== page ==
Art Games: Draw with Art Dice

I’m always happy to land on fun art games that entertain my children and help their brains develop. I originally blogged about these handmade art dice last Spring, and thought you might like to see how this popular tool is getting used by 2-year old daughter #2.

Art games

I started with a set of blank wooden blocks. If you don’t have wood blocks, you could make your own by folding paper into a cube shape. I’ll include a link to a template that you can print at the end of this post.

art games

My toddler gathered a set of art dice, markers, and a sheet of paper, and then decided to cozy up in my bed with one of those funny lap pillow-tables. I didn’t tell her what to do, so I can only assume that she’s seen her sister use these dice before when she turned the die to orange, selected an orange marker, and then proceeded to make an orange circle.

One of the dice is covered with a variety of lines, and we practiced making long lines, short lines, wavy lines, and zig-zag lines.

And then she returned to work on color.

art games

The part that I enjoyed the most was watching her engage in this self-directed activity for close to twenty minutes. Every now and then she’d invite me to draw with her or ask me the name of a color, but for the most part little R was engaged with making connections between the images on the dice and what came out of her pen.

I first did this with my older daughter when she was two, and at four, we still use these every now and then. I use them too as a way to jog my imagination when I’m in a drawing rut. And my 4-year old and I will use them together to make collaborative drawings. Check out the original Art Dice article for more game ideas.

If you make your own art dice (they make great gifts!) and give ’em a spin, I’d love to hear about how it goes for you. Here are a few inspiring links from a couple of my readers…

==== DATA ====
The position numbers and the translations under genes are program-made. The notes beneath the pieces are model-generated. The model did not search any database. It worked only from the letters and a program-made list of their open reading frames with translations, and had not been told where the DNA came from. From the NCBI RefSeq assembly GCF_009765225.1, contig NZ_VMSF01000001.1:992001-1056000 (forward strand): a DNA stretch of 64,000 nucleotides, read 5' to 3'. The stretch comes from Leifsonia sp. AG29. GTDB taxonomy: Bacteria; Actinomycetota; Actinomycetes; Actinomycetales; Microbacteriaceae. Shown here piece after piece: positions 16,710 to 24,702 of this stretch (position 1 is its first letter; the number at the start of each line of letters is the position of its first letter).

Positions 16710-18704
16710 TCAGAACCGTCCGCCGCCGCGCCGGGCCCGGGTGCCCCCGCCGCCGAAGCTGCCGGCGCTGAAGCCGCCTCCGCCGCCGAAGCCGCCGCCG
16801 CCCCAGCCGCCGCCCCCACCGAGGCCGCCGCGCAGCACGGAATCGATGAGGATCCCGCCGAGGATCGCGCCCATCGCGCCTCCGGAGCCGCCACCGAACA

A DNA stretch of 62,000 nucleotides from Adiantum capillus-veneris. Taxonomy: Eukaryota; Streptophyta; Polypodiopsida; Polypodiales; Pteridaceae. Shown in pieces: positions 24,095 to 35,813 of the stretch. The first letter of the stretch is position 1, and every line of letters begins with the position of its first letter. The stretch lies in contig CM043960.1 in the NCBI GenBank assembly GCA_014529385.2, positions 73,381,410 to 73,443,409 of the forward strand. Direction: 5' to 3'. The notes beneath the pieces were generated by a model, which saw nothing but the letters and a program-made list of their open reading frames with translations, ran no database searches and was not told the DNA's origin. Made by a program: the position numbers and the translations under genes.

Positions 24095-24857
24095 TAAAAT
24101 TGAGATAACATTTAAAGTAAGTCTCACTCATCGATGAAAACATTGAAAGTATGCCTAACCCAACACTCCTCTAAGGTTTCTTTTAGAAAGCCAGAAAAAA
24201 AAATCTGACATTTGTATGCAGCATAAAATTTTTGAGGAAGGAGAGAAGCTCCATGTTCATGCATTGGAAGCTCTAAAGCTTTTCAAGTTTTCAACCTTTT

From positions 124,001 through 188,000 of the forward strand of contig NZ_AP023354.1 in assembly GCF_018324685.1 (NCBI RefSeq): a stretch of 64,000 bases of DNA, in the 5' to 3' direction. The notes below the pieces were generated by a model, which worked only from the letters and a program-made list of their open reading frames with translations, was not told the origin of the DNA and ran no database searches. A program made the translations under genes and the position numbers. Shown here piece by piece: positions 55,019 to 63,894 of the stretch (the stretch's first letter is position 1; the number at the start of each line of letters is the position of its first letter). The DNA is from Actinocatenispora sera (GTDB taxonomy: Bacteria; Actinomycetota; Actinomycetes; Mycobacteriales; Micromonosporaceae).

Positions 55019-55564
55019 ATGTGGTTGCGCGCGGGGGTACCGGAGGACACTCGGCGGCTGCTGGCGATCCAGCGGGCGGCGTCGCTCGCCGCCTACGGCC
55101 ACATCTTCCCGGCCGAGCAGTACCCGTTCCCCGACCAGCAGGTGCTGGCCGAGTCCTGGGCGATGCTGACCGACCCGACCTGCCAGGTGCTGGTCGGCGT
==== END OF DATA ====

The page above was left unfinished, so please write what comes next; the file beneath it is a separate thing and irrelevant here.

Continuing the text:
Art Games: More Art Dice Inspiration

I love seeing how Barbara used art dice to teacher her 2nd graders about line and primary colors.

In this post, Heather, Vice President of the University of Victoria Art Education Student Association created paper templates that you can simply print, cut, and glue. Easy peasy. Thanks Heather!! Color, Line, Shape 

Jean at the Artful Parent is also a fan of art games. Here are a few of my favorites from her site:

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Fall Luminary: Make a Lantern

Today I’m joined by Arts Educator extraordinaire, Amanda Gross, who’s back to show us how to make a Fall Luminary from leaves and melted crayons. Not only are these beautiful, but the processes of collecting leaves, peeling crayons, and melting the wax with an iron are sure to capture a child’s attention.

Make a Lantern!

Luminaries are perfect for brightening a crisp autumn evening, and a crafty way to explore this season when leaves turn brilliant colors, the rosy twilight falls more quickly, and families the world over traditionally give thanks for the harvest.

You might start by reading a book that poetically investigates the unique things of autumn, such as Lois Ehlert’s Leaf Man or Lauren Thompson’s Mouse’s First Fall.